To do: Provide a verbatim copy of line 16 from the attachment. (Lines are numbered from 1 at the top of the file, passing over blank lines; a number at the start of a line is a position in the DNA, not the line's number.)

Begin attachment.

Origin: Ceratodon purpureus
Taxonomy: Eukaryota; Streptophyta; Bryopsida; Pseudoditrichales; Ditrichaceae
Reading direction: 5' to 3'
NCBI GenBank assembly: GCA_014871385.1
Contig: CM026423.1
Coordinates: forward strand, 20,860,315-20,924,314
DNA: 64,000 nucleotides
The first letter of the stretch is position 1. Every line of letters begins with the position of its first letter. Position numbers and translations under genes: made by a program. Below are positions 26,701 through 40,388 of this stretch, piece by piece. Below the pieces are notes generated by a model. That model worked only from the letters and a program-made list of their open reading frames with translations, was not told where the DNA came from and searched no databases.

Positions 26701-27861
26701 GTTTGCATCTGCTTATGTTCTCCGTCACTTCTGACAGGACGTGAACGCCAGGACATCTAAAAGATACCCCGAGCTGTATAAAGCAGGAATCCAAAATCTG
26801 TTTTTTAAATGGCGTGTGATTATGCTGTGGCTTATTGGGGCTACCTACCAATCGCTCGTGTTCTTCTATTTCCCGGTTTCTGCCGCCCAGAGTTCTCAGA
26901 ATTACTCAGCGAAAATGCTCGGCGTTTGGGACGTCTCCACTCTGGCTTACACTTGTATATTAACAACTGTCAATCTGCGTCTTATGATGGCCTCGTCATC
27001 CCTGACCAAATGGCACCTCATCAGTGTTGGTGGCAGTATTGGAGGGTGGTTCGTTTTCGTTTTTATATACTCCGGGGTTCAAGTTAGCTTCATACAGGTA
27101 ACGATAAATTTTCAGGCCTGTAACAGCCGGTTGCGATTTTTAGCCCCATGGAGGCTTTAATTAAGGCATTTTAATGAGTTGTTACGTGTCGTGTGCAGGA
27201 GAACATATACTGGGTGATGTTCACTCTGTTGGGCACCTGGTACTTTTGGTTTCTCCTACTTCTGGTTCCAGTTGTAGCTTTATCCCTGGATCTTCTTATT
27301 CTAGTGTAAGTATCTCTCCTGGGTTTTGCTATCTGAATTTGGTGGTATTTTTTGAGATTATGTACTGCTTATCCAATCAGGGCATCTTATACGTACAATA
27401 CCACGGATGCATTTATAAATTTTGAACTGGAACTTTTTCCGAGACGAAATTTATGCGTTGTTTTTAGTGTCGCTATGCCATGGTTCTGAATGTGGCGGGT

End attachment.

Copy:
27301 CTAGTGTAAGTATCTCTCCTGGGTTTTGCTATCTGAATTTGGTGGTATTTTTTGAGATTATGTACTGCTTATCCAATCAGGGCATCTTATACGTACAATA